Polls Say Millions of Americans Will Refuse COVID-19 Vaccine

May 8, 2020 Updated: May 11, 2020

As the race to develop a COVID-19 vaccine continues, polls show that when scientists do finally deliver, millions of Americans will refuse to take it.

President Donald Trump told Fox News recently that he was confident that around the end of the year, a vaccine would be available for COVID-19, the disease caused by the Chinese Communist Party (CCP) virus, commonly known as the novel coronavirus.

Dr. Anthony Fauci, head of the National Institute of Allergy and Infectious Diseases and member of the White House coronavirus task force, gave a similar estimate for the availability of such a vaccine, when on April 30 he announced one would be ready by January 2021.

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Screen grab taken from video issued by Britain’s Oxford University, showing a person being injected as part of the first human trials in the UK to test a potential COVID-19 vaccine, taken by Oxford University, England on April 23, 2020. (Oxford University Pool via AP)

But even when a COVID-19 vaccine is ready, around 14 percent of Americans say they won’t get one, according to a poll by Morning Consult.

The survey, conducted May 1-3 on a sample of 2,200 U.S. adults, also shows that 64 percent of Americans said they would get the vaccine, while 22 percent said they didn’t have an opinion on the subject or were undecided.

Further, according to Morning Consult, the age group most likely to say no to a vaccine are people between 35 and 44. Only 53 percent of Americans in this age group said they would get a COVID-19 vaccine when one becomes available, while 18 percent said they would not.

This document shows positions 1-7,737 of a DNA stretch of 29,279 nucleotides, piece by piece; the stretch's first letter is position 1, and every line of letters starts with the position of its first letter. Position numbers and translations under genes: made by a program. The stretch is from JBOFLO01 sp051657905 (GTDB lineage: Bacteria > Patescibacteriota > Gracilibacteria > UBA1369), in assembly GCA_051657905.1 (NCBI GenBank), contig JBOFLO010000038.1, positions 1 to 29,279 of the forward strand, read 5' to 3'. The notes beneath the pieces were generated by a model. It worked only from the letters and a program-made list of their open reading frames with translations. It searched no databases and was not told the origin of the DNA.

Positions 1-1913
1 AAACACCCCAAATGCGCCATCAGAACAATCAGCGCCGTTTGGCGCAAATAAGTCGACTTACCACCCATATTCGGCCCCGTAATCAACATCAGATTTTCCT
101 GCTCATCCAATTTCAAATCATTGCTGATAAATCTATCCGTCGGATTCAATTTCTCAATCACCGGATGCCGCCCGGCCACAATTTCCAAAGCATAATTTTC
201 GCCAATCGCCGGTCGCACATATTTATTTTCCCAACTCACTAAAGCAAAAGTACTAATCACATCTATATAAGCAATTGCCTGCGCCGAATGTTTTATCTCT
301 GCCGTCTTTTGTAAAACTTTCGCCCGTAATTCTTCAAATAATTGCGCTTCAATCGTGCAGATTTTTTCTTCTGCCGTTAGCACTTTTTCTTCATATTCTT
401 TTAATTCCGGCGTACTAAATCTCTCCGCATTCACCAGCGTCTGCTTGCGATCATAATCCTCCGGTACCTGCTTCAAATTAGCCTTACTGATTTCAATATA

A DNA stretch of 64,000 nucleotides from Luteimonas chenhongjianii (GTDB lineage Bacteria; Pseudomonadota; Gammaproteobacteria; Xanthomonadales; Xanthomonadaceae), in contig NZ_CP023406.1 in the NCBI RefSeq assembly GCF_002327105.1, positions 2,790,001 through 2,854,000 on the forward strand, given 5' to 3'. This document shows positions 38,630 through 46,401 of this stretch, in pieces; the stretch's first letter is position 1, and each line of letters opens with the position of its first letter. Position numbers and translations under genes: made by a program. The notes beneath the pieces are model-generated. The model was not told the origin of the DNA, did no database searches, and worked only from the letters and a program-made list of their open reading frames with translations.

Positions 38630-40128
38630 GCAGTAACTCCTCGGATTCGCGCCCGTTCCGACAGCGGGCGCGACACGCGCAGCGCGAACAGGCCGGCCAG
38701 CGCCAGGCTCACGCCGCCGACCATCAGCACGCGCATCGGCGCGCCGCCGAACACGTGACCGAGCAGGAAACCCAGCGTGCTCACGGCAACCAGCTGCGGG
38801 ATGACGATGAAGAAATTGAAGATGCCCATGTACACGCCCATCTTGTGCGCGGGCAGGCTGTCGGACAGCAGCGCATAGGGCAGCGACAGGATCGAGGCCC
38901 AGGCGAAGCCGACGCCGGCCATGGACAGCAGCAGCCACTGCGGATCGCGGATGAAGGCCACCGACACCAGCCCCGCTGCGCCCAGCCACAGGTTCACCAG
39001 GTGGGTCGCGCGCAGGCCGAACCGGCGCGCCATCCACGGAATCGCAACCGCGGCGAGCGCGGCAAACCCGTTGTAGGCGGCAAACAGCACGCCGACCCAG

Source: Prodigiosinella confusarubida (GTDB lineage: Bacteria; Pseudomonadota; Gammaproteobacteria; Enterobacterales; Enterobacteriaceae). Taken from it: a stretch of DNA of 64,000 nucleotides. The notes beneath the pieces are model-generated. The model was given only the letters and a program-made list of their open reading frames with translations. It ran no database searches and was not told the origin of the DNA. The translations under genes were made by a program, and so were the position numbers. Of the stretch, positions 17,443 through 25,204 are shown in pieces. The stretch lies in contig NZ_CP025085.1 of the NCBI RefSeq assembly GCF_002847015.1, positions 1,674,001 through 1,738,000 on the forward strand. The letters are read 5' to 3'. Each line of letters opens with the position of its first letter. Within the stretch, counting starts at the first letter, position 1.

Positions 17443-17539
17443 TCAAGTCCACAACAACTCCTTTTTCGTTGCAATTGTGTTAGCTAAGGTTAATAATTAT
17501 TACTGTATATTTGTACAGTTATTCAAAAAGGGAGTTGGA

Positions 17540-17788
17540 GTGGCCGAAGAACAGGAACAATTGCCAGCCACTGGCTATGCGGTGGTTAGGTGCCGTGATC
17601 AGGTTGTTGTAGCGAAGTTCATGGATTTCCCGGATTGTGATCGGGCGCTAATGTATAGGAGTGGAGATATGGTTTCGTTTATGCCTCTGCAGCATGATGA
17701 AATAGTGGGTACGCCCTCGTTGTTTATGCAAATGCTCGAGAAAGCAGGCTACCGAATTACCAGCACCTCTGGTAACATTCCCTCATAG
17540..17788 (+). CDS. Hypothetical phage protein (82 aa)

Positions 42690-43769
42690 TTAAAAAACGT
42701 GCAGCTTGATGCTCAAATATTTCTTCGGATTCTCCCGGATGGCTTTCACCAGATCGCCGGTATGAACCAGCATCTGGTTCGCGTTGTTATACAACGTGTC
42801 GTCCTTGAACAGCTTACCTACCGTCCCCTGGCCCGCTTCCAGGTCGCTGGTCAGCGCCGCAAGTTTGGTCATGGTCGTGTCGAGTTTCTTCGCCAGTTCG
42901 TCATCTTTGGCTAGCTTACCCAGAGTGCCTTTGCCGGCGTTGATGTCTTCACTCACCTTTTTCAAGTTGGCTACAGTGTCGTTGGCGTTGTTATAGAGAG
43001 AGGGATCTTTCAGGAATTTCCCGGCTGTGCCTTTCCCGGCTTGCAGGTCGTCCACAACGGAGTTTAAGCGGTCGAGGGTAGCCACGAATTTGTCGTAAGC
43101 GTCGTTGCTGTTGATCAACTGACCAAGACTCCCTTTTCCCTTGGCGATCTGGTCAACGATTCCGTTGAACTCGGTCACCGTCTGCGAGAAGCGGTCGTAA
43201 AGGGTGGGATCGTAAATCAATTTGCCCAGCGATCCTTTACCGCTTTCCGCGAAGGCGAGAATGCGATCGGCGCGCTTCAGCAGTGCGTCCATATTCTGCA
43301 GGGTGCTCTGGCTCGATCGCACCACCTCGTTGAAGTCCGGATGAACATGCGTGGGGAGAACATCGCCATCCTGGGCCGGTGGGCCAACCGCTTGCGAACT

According to Kristin Lunz Trujillo and Matt Motta, coauthors of a pre-print study into vaccine attitudes, some estimates show that between 50-70 percent of Americans would need to develop immunity to COVID-19, either naturally, or by way of a vaccine, in order to stop the pandemic in its tracks.

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Small bottles labeled with a “Vaccine COVID-19” sticker and a medical syringe are seen in this illustration on April 10, 2020. (Dado Ruvic/Illustration/Reuters)

Meanwhile, drugmaker Moderna has obtained clearance from the Food and Drug Administration to run a larger trial of its COVID-19 vaccine candidate.

The state of the phase two trial is “imminent,” Moderna CEO Stéphane Bancel said in a statement.

The biotechnology company said the trial will include 600 participants and that it hopes to start a phase three study as early as this summer.

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A researcher works on the development of a vaccine against COVID-19, in Belo Horizonte, Brazil, on March 26, 2020. (Douglas Magno/AFP/Getty Images)

There are no vaccines or proven treatments for the CCP virus or COVID-19.

The virus primarily causes severe illness in the elderly and those with underlying health conditions.

A significant number of people who become infected never show symptoms while others experience mild or moderate symptoms.

Symptoms include fever, fatigue, chills, as well as aches and pains.

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